Or what I prefer calling sky diver bias.
As we ready ourselves to bring our baby Max for his second round of vaccinations, it’s hard not to question whether we’re doing the right thing. It’s just a big drag to take him to the pediatrician, knowing he (and we) are in for another shriek, and a day of whimpering. If you’re an anti-vaxer convinced it may cause autism, (and we aren’t) then declining is even more understandable.
I wrote about the vaccine debate a year ago (It’s a wonderful Vaccine) but it’s more real when your own kid is on the end of the needle. As I look back at that writing, the only thing I’d add would be some lines on survivor bias. Sorry to nerd out, but I thought I’d type a little addendum. Rather than survivor bias, I sometimes call it sky diver bias, just to hammer home the point.
Have you ever met someone who had a bad time sky diving?
I haven’t. The sky diver selfie is a classic image that pops up regularly on fb and it does seem like the greatest high on Earth. I, however, don’t sky dive, because I know that those who had a bad time are grossly underrepresented. Nobody posts selfies when their chutes don’t open for obvious reasons.
This same kind of bias applies to vaccines. Kids with diphtheria and the like are massively underrepresented in our brains. We just don’t meet them or read about them any longer thanks in part to vaccines. Now a new kind of survivor bias is emerging. Parents who choose no vaccines generally have kids who survive and perpetuate a perspective that vaccines aren’t needed. If people with tetanus were among us a bit more, however, I think the debate would be muffled considerably. In countries where these diseases are still prevalent, people line up for vaccines. Knowing this, Max will still receive round two.
Many of our perspectives are shaped by survivor bias. When you’re bored, try to consider other areas in life where this may apply. If you grew up in the 70s you probably remember sitting on the front seat unbelted. Riding on the arm rest between my folks was my favorite spot in the car as a kid. My second favorite spot was the rear dashboard. Perhaps you, like me, pine for those good old days. I can’t tell you how bummed I am about raising a kid today with a car seat… that faces backwards no less! He hates it too. But knowing about survivor bias makes us play along. I survived with my fond memories, but others didn’t and we don’t hear from them. Cows on a farm think the farmer is a nice guy, because they never hear back from their friends that leave the pasture.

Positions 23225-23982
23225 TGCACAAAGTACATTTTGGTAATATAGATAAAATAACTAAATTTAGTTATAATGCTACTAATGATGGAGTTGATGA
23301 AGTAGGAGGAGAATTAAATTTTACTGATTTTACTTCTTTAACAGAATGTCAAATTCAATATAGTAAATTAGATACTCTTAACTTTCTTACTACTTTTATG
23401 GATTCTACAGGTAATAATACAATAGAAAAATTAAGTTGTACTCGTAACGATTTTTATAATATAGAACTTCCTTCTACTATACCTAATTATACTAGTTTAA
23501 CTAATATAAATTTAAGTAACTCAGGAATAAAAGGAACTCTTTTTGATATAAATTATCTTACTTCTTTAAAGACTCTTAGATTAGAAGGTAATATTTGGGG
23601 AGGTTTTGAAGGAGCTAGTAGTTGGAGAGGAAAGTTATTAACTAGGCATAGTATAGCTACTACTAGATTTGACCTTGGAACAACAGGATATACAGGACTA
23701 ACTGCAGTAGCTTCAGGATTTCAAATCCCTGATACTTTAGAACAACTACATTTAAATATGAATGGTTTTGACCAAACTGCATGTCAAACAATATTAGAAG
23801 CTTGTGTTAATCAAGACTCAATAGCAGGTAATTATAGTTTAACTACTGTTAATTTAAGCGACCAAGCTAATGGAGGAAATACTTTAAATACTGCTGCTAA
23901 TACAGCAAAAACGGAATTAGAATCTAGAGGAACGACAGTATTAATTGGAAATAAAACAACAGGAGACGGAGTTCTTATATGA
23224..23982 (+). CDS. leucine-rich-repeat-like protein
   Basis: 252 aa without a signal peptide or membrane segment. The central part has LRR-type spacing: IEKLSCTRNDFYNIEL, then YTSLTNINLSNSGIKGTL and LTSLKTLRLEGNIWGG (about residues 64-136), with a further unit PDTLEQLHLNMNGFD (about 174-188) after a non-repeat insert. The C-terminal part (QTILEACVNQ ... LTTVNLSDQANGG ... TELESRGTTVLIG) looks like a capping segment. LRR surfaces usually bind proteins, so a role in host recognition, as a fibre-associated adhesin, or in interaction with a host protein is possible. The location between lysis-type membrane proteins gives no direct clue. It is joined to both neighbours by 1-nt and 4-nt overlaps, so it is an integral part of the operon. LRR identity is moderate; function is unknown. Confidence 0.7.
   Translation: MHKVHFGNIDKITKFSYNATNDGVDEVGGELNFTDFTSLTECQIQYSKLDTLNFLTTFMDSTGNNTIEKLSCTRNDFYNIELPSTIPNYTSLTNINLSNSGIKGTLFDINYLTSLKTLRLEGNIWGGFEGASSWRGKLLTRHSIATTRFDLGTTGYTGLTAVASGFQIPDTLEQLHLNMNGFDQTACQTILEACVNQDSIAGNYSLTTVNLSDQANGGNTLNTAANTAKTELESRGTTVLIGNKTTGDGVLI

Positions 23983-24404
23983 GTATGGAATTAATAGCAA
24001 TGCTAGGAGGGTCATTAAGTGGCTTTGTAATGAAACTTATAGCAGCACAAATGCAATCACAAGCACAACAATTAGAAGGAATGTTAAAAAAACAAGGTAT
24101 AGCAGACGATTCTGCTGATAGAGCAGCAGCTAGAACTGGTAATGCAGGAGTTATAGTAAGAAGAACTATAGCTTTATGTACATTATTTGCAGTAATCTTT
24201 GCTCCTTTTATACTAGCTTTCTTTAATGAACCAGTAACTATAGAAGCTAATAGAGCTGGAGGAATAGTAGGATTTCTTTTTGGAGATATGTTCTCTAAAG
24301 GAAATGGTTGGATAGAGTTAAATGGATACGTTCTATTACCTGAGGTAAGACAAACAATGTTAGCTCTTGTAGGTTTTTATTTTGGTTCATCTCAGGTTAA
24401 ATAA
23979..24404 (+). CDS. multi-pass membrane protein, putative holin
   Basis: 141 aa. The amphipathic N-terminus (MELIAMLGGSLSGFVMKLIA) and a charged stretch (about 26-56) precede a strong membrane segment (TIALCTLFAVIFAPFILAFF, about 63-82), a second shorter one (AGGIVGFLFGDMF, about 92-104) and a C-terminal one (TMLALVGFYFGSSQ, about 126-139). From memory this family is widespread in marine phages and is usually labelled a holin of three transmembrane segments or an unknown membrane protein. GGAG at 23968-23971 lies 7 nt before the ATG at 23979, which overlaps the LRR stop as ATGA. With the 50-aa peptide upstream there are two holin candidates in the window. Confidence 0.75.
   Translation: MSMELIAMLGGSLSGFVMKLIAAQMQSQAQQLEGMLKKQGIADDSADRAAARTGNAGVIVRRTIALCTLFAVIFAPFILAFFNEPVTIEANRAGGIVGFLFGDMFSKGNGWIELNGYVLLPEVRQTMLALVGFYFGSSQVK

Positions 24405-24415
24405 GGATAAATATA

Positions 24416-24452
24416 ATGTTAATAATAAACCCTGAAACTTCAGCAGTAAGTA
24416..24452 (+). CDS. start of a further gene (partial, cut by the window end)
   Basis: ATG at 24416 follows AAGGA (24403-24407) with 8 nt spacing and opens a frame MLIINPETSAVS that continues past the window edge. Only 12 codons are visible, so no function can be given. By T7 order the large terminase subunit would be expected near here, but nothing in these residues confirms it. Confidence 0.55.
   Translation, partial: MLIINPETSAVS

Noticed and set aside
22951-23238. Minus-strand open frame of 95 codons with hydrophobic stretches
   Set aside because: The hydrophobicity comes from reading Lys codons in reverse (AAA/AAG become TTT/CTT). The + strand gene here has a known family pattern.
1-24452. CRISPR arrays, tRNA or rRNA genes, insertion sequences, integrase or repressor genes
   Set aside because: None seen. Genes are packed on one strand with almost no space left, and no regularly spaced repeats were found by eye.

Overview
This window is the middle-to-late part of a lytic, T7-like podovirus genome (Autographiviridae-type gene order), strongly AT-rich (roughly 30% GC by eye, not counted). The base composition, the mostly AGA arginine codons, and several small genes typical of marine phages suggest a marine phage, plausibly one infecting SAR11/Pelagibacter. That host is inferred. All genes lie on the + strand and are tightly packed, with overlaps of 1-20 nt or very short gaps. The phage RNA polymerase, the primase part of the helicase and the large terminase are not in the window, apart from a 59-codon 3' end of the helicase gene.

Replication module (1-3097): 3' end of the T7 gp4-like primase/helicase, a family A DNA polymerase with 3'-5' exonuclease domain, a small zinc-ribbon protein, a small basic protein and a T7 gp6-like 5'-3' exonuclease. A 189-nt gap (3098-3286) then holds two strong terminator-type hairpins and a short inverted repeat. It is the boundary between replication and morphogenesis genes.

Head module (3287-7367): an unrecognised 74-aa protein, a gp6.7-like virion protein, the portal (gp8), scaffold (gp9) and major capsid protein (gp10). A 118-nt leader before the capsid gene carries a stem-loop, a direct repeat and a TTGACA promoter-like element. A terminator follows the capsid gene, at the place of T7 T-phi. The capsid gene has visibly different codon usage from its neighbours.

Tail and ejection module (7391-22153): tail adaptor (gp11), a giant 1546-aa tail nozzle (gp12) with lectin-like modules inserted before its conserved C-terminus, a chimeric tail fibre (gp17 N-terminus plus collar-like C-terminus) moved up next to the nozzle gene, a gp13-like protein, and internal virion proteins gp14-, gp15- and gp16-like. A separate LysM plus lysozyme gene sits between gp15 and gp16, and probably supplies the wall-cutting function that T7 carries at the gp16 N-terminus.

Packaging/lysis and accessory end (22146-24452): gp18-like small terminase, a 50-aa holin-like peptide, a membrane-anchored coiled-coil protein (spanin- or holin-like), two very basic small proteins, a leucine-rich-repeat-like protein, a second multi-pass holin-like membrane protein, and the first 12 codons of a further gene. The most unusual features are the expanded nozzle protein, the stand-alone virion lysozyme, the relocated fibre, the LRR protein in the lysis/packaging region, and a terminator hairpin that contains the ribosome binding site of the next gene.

Survivor bias applies to heroin and meth use as well. I suspect most who try these, initially do so in the company of cool, happy, fun people. They don’t meet the patients I meet in ERs with massive abscesses, and especially not those who OD.
Few movies are made about the first soldiers to die on the beach. Does the hero in any war movie ever die? Survivors with captivating stories return home to parades and medals, and inspire the next generation of warriors who may not yet know about survivor bias.
Next time you hear a gun control debate, listen for mention of this kind of bias. What would be the discussion if 250,000-300,000 US dead in a decade could speak or vote? Not taking sides. Just sayin’.
When forming any perspective, consider the voices in your brain, the loud ones in your surroundings, and those who’ve gone silent.